Disaster Pedagogy for Higher Education serves as an all-purpose, contextually grounded, and multi-modal introduction to teaching in higher education during times of crisis and disaster. The text covers a wide variety of topics such as classroom pedagogy, emergency management, and study abroad, from a variety of contributors including professors, administrators, adjunct faculty, and students. It is organized into the three sections: Research and Criticism, which contains three essays that highlight original research and scholarly critique of topics related to higher education during disaster; Explorations and Examinations, consisting of five essays that focus on best practices of a specific aspect of higher education during disaster; and Personal and Professional Reflections, made up of six essays that provide a more personal look into how disasters have impacted faculty, administration, and students in the academy.
Victor Malo-Juvera is Professor of English Education at the University of North Carolina Wilmington where he teaches courses in writing for secondary teachers, young adult literature, and mythology. His research focuses on young adult literature and culturally responsive instruction.
Nicholas Laudadio is Associate Professor of English at the University of North Carolina Wilmington where he teaches classes in science fiction, horror, popular culture, and literary and critical theory. His research explores the cultural history of music and musical instruments with a particular focus on electronic music and science fiction in the 20th century.
Nicholas Laudadio and Victor Malo-Juvera
Research and Criticism
Give Me Liberty or Give Me a Mask: Pandemic Anti-Masking as Anti-Science Discourse
Education in Times of Crises: The Ontological Imperative in Considering the Role of Technology Adoption in Remote Educational Settings
Hannah R. Gerber
From Meteorological Uncertainty to Missing Muffins: How University Emergency Managers Manage Uncertainty as a Hurricane Response Strategy
Ian R. Weaver
Explorations and Examinations
Nimble Pedagogies for A Liquid Time: Disruption, Accommodation, Collaboration, Reinvention, and Compromise
Diana Ashe and Colleen Reilly
Studying Abroad During a Time of Disaster: An Exploration of Pitfalls, Pivots, and Possibilities for the Future
Kara Pike Inman, Nicole Desjardins Gowdy, and Jason Kinnear
Thinking Through Disasters: Critical Analysis and Research in College Composition Courses
How Do You Learn to Teach When You Can’t Go to School? Teaching Teachers in the Age of Virtual Living
Alice Hays, Jouselin Martin, Alexandra Chapa-Kunz, and Wade Branch
Trauma and Its Lasting Effects after School Shootings; Psychological Considerations for Faculty, Staff, and Students
Personal & Professional Reflections
Chairing in the Pandemicene: Coronavirus, George Floyd, and the Year of Living Dangerously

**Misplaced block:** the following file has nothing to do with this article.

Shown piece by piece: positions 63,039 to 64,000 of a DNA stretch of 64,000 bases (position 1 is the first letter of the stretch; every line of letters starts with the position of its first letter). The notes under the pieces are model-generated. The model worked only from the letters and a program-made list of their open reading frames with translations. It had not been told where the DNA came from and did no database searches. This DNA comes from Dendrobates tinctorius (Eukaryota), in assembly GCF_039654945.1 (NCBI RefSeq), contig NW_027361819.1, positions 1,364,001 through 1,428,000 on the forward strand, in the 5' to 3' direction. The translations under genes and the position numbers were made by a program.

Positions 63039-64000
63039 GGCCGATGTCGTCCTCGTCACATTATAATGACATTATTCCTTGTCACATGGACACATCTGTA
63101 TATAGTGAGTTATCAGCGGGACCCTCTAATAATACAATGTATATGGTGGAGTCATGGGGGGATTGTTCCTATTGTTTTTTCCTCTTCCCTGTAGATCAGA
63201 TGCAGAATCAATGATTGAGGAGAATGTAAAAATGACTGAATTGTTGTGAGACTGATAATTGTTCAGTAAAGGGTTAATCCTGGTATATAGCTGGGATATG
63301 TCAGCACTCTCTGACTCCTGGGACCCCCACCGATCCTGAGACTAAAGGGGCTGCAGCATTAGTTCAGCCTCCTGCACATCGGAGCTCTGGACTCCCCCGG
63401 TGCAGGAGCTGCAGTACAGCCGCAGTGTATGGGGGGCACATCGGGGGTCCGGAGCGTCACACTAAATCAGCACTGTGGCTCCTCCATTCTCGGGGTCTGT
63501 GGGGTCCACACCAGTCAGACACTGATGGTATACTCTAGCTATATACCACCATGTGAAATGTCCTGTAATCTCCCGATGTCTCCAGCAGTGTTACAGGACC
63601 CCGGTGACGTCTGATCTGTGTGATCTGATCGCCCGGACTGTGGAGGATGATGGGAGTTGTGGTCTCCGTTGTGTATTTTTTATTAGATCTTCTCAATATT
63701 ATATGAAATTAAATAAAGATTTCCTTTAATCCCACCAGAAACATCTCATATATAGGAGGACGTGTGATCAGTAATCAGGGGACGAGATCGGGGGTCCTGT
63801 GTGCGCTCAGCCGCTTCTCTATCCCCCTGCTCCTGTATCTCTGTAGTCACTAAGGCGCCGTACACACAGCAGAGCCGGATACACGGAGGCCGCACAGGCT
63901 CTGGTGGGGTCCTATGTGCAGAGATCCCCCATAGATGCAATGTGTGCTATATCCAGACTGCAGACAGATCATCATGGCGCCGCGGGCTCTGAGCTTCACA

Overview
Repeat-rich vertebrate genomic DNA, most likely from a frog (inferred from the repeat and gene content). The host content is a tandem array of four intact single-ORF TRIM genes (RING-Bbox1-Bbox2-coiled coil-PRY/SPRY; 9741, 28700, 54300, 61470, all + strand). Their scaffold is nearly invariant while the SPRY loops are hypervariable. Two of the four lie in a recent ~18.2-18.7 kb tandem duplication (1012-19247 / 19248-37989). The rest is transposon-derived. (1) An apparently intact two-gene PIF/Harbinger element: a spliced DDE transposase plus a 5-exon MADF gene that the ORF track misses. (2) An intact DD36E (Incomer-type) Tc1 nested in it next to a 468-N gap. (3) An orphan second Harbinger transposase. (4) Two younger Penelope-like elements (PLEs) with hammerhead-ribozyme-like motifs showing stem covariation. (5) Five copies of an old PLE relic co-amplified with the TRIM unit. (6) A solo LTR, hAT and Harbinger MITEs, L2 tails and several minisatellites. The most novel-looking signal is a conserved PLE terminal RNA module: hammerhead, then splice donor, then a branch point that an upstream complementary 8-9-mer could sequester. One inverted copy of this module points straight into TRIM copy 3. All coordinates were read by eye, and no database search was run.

New Literacies, Empathy and Advocacy - Reconstructing a Pedagogy in Pandemic Times
In a Crisis, Stories Need to be Heard—Changing the Digital Landscape to Include Narratives
Kevin D. Cordi
Community is Always the Answer: Columbus State Community College, Compassion, and Care
Holdfast: An Education in Disaster
A Resident Assistant’s Reflections on the Pandemic
ABOUT THE EDITORS
ABOUT THE CONTRIBUTORS
Disaster Pedagogy for Higher Education is a must-read for improved understanding of the multi-dimensional, reverberating impact of natural and manufactured disasters. While intended for those who teach, learn and support in post-secondary settings, the revelatory honesty of the authors regarding lessons learned about self, others, the environment, resource needs, survivorship, and resilience is adaptable to life-altering emergencies in other settings. Leveraging academic content, personal narrative, relevant research and literature, accommodative and innovative pedagogies, and equitable care, the authors’ weaving of competing real-world variables demonstrates the need for intentionality in resolving any disruptive event and proactive responsiveness to its ongoing impact on self, others and our world. I consider Disaster Pedagogy a critical reference for any future emergency management effort I undertake.
Disaster Pedagogy for Higher Education is an essential resource for university educators in a time when disruptions are occurring more and more frequently. The editors have put together a comprehensive collection that contains original research, best practices, and personal reflections and delves into some of the most relevant aspects of higher education. As the Provost of the #1 ranked university for excellence in undergraduate teaching and the only college ranked in the top-20 in all eight categories of U. S. News and World Report “Focus of Student Success” high-impact academic programs, I can say that I wish I had this text to share with faculty before the COVID pandemic; moreover, I will be sharing it for years to come.
This is an indispensable book for higher education professionals in an era marked by disasters driven by climate change, viruses, and racism among other forces. Regardless of the institutional positions that readers inhabit, everyone involved in higher education will learn from reading and reflecting on the research and insights that Malo-Juvera, Laudadio and their colleagues have collected in this volume.